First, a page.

statistics?
  • The constructor should initialize the counts to
    0.
  • We need a way to update these counts while the
    games are simulated. How can we do this?
  • The easiest approach would be to send the entire
    game object to the method and let it extract the
    appropriate information.
  • Once the games are done, we need a method to
    print out the results printReport.

27
Candidate Objects and Methods
  • def main()
  • printIntro()
  • probA, probB, n getInputs()
  • Play the games
  • stats SimStats()
  • for i in range(n)
  • theGame RBallGame(probA, probB)
    Create a new game
  • theGame.play()
    Play it
  • stats.update(theGame) Get
    info about completed game
  • Print the results
  • stats.printReport()
  • The helper functions that print an introduction
    and get inputs should be easy. Lets work on the
    SimStats class!

28
Implementing SimStats
  • The constructor for SimStats just needs to
    initialize the four counts to 0.
  • class SimStats def __init__(self)
    self.winA 0 self.winB 0
    self.shutsA 0 self.shutsB 0

29
Implementing SimStats
  • The update method takes a game as a parameter and
    updates the four counts appropriately. The
    heading will look like this def update(self,
    aGame)
  • We need to know the final score of the game, be
    we cant directly access that information since
    it is an instance variable of aGame.

30
Implementing SimStats
  • We need a new method in RBallGame that will
    report the final score.
  • Lets call this new method getScores, and it will
    return the scores for player A and player B.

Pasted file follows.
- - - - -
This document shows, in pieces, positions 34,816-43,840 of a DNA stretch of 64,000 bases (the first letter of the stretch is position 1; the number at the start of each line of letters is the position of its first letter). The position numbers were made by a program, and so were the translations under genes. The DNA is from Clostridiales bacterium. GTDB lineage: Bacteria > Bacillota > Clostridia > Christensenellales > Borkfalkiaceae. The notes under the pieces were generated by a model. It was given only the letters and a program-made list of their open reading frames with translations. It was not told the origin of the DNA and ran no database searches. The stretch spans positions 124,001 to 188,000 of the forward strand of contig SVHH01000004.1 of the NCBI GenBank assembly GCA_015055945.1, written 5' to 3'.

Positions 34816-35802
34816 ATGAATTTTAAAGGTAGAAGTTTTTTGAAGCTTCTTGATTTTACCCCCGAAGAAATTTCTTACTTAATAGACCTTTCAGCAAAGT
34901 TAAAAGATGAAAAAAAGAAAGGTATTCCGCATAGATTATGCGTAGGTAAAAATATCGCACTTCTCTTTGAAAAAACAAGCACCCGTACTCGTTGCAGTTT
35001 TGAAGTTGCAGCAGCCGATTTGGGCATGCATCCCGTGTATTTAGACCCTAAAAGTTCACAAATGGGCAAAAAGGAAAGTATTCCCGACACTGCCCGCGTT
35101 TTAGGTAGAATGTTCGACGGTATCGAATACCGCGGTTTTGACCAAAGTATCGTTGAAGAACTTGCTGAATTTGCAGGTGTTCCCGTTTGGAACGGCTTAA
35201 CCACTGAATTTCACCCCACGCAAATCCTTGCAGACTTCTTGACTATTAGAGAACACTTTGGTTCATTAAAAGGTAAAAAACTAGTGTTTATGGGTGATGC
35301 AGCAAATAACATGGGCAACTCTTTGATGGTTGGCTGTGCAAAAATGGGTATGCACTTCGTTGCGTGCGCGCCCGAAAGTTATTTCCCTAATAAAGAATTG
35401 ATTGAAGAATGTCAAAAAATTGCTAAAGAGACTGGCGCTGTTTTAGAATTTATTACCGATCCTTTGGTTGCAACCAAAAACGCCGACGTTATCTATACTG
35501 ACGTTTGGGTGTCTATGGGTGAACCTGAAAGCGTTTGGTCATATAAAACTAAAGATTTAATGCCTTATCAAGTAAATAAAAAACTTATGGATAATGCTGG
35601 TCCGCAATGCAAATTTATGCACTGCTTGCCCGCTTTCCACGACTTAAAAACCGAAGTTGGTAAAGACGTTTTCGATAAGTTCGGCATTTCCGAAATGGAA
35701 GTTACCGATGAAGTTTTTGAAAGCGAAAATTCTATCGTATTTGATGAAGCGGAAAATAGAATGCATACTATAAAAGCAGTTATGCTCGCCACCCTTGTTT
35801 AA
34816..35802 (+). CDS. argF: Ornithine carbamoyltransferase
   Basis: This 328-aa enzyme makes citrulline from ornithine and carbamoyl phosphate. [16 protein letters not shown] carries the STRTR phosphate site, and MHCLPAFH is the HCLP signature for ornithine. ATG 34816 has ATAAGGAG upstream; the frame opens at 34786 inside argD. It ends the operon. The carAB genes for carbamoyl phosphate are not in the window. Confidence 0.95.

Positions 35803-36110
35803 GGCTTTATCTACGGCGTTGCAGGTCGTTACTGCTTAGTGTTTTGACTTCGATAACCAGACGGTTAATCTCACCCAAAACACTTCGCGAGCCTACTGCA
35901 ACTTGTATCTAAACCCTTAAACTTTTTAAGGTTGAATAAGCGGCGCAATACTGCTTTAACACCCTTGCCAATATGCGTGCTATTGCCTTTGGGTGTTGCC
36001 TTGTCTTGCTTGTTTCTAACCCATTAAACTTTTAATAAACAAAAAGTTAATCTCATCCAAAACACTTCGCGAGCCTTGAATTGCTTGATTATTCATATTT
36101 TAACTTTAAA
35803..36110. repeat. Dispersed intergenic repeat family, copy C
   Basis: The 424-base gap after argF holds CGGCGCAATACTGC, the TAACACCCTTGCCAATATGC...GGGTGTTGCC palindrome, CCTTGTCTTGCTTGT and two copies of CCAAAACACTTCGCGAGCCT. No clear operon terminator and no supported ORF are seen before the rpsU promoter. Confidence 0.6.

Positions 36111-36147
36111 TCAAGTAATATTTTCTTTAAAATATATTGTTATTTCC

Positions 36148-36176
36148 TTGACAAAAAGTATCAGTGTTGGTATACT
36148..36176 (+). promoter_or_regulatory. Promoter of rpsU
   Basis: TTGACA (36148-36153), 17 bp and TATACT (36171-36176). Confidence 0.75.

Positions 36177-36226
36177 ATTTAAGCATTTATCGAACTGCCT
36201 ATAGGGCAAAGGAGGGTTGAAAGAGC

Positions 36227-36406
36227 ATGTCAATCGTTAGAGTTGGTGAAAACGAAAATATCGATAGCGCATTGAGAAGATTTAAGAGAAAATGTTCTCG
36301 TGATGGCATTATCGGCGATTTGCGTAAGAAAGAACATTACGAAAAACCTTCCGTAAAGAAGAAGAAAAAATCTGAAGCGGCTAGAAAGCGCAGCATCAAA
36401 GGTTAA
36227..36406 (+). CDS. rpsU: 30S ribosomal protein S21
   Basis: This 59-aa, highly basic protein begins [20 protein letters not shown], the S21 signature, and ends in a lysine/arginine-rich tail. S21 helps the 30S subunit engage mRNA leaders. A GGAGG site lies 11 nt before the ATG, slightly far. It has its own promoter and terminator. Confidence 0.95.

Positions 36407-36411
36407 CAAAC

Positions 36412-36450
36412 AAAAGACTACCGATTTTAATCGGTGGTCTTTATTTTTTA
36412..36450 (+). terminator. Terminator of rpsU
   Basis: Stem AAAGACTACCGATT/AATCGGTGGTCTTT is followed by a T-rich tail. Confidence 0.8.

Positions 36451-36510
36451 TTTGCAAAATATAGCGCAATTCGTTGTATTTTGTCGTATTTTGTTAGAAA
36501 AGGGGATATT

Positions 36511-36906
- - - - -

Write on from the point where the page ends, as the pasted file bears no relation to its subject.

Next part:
• Now the algorithm for update is straightforward.

31
Implementing SimStats
  • def update(self, aGame)
  • a, b aGame.getScores()
  • if a gt b A
    won the game
  • self.winsA self.winsA 1
  • if b 0
  • self.shutsA self.shutsA 1
  • else B
    won the game
  • self.winsB self.winsB 1
  • if a 0
  • self.shutsB self.shutsB 1

32
Implementing SimStats
  • The only thing left is a method to print out the
    results.
  • The method printReport will generate a table
    showing the
  • wins
  • win percentage
  • shutouts
  • and shutout percentage for each player.

33
Implementing SimStats
  • Heres sample outputSummary of 500 games
  • wins ( total) shutouts ( wins)
    --------------------------------------------Play
    er A 393 78.6 72 18.3Player B
    107 21.4 8 7.5
  • The headings are easy to handle, but printing the
    output in nice columns is harder. We also need to
    avoid division by 0 when calculating percentages.

34
Implementing SimStats
  • Lets move printing the lines of the table into
    the method printLine.
  • The printLine method will need the player label
    (A or B), number of wins and shutouts, and the
    total number of games (for calculating
    percentages).

35
Implementing SimStats